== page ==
Why AI and Data Are Important in the Future Energy System

Why AI and Data Are Important in the Future Energy System

Ulrika Mann

Ulrika Mann,

Fortum has a vision about a cleaner world, by reshaping the energy system, improving resource efficiency and providing smart solutions. Data-rich, AI-fueled solutions play an important role in the realization of this vision, according to CDO Per Edoff.

The energy system is changing. In the old system, with its centralized production, the challenge was to distribute the resources. Now, with decentralized resources like solar and wind, customers become producers and the challenge is instead about optimizing the systems. According to Per Edoff, CDO at Fortum, we now need an increased flexibility both in power production and in consumption. 

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Here, emerging technologies such as IoT and AI are important tools to capture, make sense of and act on data. During the Snapshot event AI for Good, Per Edoff shared tree examples from Fortum about how AI supports the optimization and flexibility to make the energy system more efficient: 

  1. AI-optimized district heating. The temperature has been an input to the production system, but previously there was no feedback loop from the consumption side as such. Now, with the help of AI, Fortum knows that there is a slowness in the houses, and if the forecast for example tells about a limited drop in temperature, they don’t have to start peak production (which is sometimes fossil based). Instead, Fortum can utilize the capacity that is already in the systems, something that will save fuel and lower emissions. As more wind and solar power comes into the system, an algorithm also helps to optimize the heat day by day and to store heat produced by cheap electricity.
  2. AI-powered electricity site. The same logic – to avoid peak production – is applied at the electricity site. In our houses, we have a lot of always-on energy consuming functionalities without thinking about it. Like the water heating boiler; constantly on but only used for shorter periods of time. If there is a problem in the network balance, the AI-based solution can now shut down the heating system which means that the grid owner doesn’t have to order peak production. And the customers won’t notice anything.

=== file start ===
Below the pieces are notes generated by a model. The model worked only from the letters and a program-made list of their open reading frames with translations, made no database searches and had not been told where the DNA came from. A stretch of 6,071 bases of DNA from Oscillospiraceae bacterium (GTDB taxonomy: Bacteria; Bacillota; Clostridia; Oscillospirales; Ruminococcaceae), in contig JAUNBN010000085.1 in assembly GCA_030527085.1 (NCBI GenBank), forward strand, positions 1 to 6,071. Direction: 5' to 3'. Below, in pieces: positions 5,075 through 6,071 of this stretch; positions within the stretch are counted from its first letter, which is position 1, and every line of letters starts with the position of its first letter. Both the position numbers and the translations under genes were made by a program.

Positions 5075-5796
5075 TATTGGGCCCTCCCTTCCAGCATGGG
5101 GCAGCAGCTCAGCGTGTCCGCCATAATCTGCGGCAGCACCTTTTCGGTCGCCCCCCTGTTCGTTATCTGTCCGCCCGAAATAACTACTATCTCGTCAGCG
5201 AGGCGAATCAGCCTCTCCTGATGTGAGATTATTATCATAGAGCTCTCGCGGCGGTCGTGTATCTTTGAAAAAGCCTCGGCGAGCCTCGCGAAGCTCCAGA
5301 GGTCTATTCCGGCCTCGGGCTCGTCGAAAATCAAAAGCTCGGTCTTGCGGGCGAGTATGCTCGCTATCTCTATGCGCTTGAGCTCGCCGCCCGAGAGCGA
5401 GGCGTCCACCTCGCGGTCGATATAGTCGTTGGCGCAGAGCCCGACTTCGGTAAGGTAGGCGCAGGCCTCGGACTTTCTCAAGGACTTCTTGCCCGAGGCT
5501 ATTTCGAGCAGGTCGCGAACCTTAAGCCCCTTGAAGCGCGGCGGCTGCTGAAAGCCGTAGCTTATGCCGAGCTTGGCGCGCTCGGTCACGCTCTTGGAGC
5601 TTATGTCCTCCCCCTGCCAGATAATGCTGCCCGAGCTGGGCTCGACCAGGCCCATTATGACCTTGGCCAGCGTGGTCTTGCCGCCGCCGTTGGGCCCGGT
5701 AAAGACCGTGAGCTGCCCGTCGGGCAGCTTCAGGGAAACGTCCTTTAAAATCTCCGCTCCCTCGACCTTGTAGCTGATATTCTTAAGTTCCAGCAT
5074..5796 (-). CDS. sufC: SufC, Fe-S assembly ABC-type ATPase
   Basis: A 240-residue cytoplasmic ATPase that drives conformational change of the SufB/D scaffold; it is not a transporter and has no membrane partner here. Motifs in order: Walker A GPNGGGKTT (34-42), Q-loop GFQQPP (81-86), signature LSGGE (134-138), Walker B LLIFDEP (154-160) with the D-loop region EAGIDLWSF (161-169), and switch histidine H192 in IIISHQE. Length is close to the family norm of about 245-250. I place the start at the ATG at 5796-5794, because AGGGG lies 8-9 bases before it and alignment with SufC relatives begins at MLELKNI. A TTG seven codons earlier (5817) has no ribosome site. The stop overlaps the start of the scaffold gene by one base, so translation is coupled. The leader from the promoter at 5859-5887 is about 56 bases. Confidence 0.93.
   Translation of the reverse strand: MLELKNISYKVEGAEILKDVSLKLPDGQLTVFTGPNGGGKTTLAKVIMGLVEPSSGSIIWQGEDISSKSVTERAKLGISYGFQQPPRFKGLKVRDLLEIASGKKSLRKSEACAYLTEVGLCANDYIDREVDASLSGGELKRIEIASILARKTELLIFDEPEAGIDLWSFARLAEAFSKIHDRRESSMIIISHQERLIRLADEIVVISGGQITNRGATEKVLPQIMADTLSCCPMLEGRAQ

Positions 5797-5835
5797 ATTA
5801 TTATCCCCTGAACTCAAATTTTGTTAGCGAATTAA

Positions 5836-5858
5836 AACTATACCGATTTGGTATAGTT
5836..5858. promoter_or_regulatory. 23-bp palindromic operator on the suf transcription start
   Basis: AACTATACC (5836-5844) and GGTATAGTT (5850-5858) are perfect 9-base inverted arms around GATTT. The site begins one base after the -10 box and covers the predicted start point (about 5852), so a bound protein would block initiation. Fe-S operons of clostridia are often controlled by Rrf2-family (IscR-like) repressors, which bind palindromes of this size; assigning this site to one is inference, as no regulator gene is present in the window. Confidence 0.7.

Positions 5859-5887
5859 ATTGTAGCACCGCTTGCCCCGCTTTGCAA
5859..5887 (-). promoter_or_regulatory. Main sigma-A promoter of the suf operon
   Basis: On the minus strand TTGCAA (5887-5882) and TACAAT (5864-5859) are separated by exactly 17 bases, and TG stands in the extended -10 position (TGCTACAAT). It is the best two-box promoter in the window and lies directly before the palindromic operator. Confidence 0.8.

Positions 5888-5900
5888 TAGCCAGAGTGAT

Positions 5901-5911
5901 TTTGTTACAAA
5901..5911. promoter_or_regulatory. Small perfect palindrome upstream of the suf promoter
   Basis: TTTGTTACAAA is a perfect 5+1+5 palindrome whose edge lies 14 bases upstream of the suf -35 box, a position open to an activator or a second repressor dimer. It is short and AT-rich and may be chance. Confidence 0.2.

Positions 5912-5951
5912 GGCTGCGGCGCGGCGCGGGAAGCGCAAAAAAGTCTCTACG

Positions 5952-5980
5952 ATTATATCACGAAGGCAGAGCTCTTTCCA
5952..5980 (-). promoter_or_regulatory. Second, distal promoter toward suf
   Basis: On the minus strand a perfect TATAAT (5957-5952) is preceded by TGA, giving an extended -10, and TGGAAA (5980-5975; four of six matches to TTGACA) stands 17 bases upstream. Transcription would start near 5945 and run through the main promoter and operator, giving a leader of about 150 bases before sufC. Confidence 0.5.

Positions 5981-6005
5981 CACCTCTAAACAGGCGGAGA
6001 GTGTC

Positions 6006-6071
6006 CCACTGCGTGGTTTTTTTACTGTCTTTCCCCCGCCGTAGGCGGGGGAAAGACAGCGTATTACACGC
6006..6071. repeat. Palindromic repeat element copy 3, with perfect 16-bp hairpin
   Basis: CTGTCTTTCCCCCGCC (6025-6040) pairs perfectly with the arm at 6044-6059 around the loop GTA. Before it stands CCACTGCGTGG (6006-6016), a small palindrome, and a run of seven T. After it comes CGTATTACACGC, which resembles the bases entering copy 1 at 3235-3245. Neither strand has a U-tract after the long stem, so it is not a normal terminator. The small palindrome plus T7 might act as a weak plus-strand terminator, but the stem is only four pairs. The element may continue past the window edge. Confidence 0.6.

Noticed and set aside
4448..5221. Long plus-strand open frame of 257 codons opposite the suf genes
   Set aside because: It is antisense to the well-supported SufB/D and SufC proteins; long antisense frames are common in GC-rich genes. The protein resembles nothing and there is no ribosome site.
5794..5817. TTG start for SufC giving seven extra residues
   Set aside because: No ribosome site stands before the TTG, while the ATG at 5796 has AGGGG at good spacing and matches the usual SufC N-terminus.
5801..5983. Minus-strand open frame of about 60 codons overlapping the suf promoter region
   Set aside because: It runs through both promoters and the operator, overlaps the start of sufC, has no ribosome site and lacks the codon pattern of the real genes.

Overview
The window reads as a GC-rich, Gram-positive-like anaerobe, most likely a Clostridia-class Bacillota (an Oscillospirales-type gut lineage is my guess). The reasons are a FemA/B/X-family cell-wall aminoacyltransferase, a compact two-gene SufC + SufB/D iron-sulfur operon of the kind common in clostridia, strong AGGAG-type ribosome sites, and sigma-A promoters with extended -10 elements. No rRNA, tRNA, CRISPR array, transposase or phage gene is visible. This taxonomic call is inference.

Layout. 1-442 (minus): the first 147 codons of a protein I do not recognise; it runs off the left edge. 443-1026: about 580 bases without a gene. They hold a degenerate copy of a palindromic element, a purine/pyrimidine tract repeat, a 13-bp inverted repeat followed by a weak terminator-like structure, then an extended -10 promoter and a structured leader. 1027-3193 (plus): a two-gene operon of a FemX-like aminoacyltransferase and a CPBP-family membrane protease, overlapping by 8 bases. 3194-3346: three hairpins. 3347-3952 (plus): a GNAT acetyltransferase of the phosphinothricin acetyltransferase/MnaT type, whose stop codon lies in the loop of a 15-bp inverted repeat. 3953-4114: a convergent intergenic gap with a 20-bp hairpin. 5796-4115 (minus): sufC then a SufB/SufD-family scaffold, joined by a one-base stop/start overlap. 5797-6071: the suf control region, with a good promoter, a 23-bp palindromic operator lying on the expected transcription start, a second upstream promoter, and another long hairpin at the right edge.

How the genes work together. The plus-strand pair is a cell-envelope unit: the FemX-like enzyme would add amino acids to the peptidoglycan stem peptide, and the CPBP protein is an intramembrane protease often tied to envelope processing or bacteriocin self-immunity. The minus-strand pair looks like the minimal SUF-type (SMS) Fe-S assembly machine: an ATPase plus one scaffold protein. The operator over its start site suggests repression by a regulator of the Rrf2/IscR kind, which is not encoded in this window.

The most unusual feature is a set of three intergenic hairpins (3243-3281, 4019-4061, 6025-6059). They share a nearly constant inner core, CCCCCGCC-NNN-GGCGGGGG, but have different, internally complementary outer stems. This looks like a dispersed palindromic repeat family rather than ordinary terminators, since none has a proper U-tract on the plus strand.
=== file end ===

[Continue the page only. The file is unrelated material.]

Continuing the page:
3. Smart Living project. The SmartLiving pilot project in Stockholm involves the consumers and addresses energy management. Here, energy consumption is monitored and visualized in real time: water, heat and electricity of the whole building, but also in each apartment. This makes it possible to, for example, choose to do the laundry off peak time when the impact is low.

What about the future then? Per Edoff says that the winner in the utilities sector will be the one who can optimize the whole system. With an increase in solar panels and alternative energy sources, there won’t be any lack of energy. Rather, the capacity, within an underestimated network, will be the real bottleneck. An increased flexibility on both the production and the consumer side, and control over the data with strengthened capabilities to process information with AI, will be necessary.

If you'd like to know more, check out the whole AI for Good seminar which is still available ondemand.



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